The trade war between China and Australia has taken a dramatic turn, with Canberra using a routine World Trade Organisation review to slam the world’s most populous nation for “undermining” global trade rules with “arbitrary” sanctions.
In a scathing letter published on Wednesday night (AEDT), Australia said China’s crushing trade restrictions were inconsistent with its pledge to open up to unrestricted global trade over the past two decades.
The letter shows Australia is ratcheting up pressure on China through the WTO, but experts said the move is unlikely to influence Chinese policymaking.
“Over the past 18 months, China has increasingly implemented trade disruptive measures targeting a wide range of Australian products,” reads the letter published by Australia’s WTO ambassador George Mina.
“These include increased and arbitrary border testing and inspections; unwarranted delays in listing and re-listing export establishments, issuing import licences and other restrictions.
“Such measures have severely limited or ended Australia’s trade with China across more than a dozen commodities.”
Australia loses billions to trade war
The Australian economy has lost billions of dollars of exports to China after the nation slapped restrictions on barley, coal, cotton, hay, logs, meat, rock lobsters and wine in response to a list of 14 grievances with Canberra.
They include Australia’s criticism of China’s human rights record, Canberra’s call for an independent investigation into the origins of COVID-19, and the decision to ban China-owned telecommunications giant Huawei from Australia’s 5G rollout.
But because Australia’s largest export to China – iron ore – was not restricted, trade surpluses with China have actually increased over the past 18 months.
But that is now changing as China’s demand for iron ore has fallen over the past three months.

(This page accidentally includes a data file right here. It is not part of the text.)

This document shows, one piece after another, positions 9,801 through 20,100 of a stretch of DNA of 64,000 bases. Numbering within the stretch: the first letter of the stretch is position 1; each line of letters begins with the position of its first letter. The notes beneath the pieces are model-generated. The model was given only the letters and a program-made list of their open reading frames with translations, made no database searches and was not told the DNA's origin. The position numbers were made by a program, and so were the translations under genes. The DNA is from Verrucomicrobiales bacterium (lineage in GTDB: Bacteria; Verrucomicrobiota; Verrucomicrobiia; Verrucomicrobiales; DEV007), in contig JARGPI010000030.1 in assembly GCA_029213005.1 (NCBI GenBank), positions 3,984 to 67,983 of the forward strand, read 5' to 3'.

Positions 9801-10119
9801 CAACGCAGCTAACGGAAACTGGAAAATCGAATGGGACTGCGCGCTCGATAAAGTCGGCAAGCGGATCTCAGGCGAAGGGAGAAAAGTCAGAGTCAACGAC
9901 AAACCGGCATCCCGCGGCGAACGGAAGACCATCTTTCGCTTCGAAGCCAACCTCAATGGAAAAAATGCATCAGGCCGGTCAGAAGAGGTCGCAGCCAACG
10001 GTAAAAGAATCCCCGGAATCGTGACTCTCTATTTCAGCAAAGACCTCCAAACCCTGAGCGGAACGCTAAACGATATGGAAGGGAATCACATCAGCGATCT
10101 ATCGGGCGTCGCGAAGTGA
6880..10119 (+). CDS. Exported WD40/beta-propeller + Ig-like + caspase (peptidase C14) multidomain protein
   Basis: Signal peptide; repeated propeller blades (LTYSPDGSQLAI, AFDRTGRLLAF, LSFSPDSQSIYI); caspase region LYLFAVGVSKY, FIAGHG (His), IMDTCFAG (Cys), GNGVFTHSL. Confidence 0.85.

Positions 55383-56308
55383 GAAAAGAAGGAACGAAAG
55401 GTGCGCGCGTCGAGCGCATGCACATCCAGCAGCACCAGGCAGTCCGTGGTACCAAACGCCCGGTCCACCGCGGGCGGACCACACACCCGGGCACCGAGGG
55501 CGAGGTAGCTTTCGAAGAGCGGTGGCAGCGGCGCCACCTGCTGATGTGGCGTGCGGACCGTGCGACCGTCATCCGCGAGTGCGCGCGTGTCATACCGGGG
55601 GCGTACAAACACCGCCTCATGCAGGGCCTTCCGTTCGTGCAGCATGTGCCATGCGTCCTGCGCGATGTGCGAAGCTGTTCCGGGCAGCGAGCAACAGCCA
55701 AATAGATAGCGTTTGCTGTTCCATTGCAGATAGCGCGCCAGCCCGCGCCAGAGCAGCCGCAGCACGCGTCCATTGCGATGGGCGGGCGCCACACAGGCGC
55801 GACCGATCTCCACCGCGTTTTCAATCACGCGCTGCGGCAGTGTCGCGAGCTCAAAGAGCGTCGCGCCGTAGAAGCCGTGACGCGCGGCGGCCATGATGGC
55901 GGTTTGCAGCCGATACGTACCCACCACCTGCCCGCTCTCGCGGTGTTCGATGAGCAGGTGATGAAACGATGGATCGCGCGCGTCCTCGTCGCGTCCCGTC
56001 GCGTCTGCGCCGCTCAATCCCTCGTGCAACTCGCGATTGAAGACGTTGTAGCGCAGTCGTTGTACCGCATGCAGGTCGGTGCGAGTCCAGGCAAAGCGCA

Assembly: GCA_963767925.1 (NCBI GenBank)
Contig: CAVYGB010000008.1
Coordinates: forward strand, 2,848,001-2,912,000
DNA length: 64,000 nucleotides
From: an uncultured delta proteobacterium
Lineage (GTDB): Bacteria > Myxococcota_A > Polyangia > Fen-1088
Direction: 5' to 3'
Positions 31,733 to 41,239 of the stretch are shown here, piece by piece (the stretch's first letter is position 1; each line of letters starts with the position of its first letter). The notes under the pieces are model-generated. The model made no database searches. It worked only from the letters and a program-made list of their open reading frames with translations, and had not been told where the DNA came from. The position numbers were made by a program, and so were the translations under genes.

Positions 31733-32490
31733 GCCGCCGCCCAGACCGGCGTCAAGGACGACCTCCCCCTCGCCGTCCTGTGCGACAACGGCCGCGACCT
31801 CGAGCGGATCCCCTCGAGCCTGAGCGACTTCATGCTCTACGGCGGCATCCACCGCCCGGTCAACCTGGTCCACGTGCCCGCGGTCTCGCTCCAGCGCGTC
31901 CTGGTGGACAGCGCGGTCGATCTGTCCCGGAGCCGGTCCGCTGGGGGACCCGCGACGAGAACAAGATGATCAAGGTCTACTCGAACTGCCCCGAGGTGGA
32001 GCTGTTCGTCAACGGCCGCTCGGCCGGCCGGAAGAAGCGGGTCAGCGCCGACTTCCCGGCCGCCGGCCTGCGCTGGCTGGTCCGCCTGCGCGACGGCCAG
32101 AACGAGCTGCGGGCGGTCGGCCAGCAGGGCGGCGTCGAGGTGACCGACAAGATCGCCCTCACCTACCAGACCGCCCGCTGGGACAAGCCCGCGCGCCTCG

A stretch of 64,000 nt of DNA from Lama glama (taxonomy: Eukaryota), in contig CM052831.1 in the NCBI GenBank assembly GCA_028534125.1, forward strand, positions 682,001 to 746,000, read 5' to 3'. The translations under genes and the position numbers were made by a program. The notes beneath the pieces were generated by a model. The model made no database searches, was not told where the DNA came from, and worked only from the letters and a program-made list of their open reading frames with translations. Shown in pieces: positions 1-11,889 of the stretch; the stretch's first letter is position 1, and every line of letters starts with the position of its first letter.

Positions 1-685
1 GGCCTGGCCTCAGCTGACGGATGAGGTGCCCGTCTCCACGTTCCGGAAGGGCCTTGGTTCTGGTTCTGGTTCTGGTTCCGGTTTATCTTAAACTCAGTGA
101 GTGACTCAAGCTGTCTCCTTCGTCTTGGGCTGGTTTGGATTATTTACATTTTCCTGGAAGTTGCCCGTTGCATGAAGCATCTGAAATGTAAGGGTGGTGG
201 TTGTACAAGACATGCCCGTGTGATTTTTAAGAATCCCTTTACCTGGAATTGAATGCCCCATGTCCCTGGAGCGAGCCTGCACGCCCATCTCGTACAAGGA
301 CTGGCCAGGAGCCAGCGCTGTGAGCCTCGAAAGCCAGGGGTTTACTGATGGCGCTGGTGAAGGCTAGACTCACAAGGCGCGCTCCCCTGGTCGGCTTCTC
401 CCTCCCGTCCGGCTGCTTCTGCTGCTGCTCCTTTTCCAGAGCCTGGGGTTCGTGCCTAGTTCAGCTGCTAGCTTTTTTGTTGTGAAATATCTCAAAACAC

The price of iron ore has fallen from more than $US213 ($289) a tonne to less than $US125 ($165) over that time frame, as China has cracked down on steel mill production to reduce carbon emissions.
It means China’s trade restrictions are now having a larger effect on the Australian economy as iron ore exports are struggling to offset falls in other categories.
One silver lining is that China has started letting Australian coal ships into the country, amid a global shortage of the commodity that has seen prices hit record highs.
But coal is a much smaller export category than iron ore and is still being hit with trade restrictions.
Australia ratchets up pressure
Against this backdrop, the Australian government is trying to ratchet up pressure on China to reverse its restrictions through the WTO’s appeal process.
The latest letter during a routine review of China’s trade policies at the WTO was an unusual escalation of tensions as such reviews are usually uncontroversial.
The meetings normally cover technical details about trade and relations with key partners.
University of New South Wales law professor Heng Wang said the trade reviews typically don’t cover disputes.
“The WTO dispute settlement is supposed to address trade disputes if a member is not happy with the situation,” Professor Wang told The New Daily.
But Australia turned up the temperature a notch with its scathing letter.
“There are credible reports that Chinese authorities have instructed importers not to purchase certain Australian products, contrary to WTO rules,” Australia’s letter read.
“By undermining agreed trade rules China also undermines the multilateral trading system on which all WTO members rely,” it said.
Last month, the WTO responded to Australia’s complaints by establishing a panel to consider China’s import restrictions.
The disputes were listed on the WTO’s dispute resolution agenda earlier this week, but the organisation is yet to set a date for delivering its verdict.
Melbourne Law School professor Tania Voon said efforts to take China to task at the WTO have a good chance of being successful.
“The dispute settlement system is an effective way of bringing them into conformity,” Professor Voon told The New Daily.
“Unsuccessful respondents usually do so, even if it sometimes takes a long time.”
But both Professor Voon and Professor Wang said the WTO’s appeals process can also be dysfunctional.
“The WTO dispute settlement system does face challenges,” Professor Wang said.
“The WTO rules have not been upgraded to address new issues in trade practices … it is not easy to address the Australia-China trade tension.”